Where do these Lone Star stories go wrong? Why do they keep letting us down and denying us the Texas television show that we might be proud to call our own? In this regard, the banality of G.C.B. is instructive: it reminds us that, given the choice between the broad and the specific, these shows always seem to opt for the broad. At one point in the first episode, for instance, Amanda secures a job as a waitress at a fictional, Hooters-like establishment called Booby-Licious. But why not locate the scene in a real-life Metroplex “breastaurant”—say, Twin Peaks or Bikinis, to cite but two of the myriad possibilities? (The G.C.B. pilot was filmed in Dallas, though subsequent episodes were mostly shot on soundstages in Los Angeles.) Why opt for the make-believe when the truth is so much more compelling and ridiculous? We saw the same misguided impulse on The Good Guys, which rendered Dallas’s eclectic Deep Ellum into a no-man’s-land of pawnshops and gangbangers, and even more so on Chase, which gave the impression that cattle are still regularly roaming the streets of the Metroplex. It’s as if the creators are afraid that a genuine portrait of Texas won’t match up to the rest of the country’s hackneyed perceptions, so they don’t bother trying.
You might think that the networks would have learned their lesson by now, since turning the Texas experience into a caricature clearly hasn’t translated into ratings. Yet Hollywood isn’t going to change its ways when that lesson hasn’t even been absorbed within our own borders. The default position on these shows among the statewide media has mostly been exhorting and boosterish; no one seems to want to call them out for being lousy, likely out of fear that we’ll end up steering other, potentially lucrative productions to neighboring states. And when you look at the “real” Texans on television, the ones who presumably have some degree of control over their image, you see the same perverse typecasting. On A&E’s American Hoggers, for instance, a Texas family of wild boar hunters behaves in a manner that makes the Beverly Hillbillies look like the Magnificent Ambersons. Perhaps most jarring was Rick Perry’s now- notorious “Strong” campaign ad, in which the candidate wore a shiny belt buckle and barn jacket and walked through a field of undulant green, railing against gays in the military and the lack of prayer in schools. It was little wonder that the video went viral and then turned into a national goof, with one Photoshopped version featuring Tinky Winky the Teletubby bouncing in the background. When your identity is rooted entirely in prepackaged cliché—when you give people what you think they want instead of something organic and sincere—you’re already well on the road to self-parody.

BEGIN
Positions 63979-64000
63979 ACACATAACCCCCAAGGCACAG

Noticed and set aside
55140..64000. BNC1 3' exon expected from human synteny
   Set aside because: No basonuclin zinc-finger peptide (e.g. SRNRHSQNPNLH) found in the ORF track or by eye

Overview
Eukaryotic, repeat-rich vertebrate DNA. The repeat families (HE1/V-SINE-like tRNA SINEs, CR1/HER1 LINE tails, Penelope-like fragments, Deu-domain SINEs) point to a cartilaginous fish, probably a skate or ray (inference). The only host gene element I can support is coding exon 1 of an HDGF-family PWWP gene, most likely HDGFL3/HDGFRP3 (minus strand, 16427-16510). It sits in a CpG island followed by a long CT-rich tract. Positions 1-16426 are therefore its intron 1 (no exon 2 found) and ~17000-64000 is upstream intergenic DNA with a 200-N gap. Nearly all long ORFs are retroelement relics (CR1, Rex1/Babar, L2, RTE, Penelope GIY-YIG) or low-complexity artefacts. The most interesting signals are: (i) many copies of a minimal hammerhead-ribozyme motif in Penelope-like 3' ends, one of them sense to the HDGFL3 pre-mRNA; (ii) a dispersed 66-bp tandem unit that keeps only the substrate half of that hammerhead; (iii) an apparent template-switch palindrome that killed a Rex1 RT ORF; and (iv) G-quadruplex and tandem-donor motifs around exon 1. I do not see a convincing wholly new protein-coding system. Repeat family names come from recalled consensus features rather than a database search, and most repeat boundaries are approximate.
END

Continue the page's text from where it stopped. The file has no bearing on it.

Does Texas have any hope of reversing this dispiriting trend? Fingers remain crossed for the June premiere of TNT’s reboot of Dallas, which has been filming throughout North Texas since last fall and which producers promise will capture the flavor of present-day Big D. For now, though, we need to demand more of those who portray us to the world and resist the parade of stereotypes so regularly propagated (such as on this season’s Texas-set edition of the normally excellent Top Chef, where the challenges have mostly revolved around chops, chili, and rodeos and where co-host Tom Colicchio keeps turning up in awkward-fitting cowboy gear). More pressingly, we need to demand more of ourselves. When we look in the mirror, few of us see good ol’ boys or mean girls, shiny cars or sprawling ranches, so why are we complacent with these reflections remaining the culturally dominant ones? The stakes might seem small—it’s just TV, after all—but don’t be mistaken. If we stay the current course, we’re in danger of becoming defined by a decades-old iconography that now represents only a tiny portion of the population. Worse than not having a network series that we can proudly call our own, we’re going to end up stuck with a set of images that makes us shrink away in embarrassment.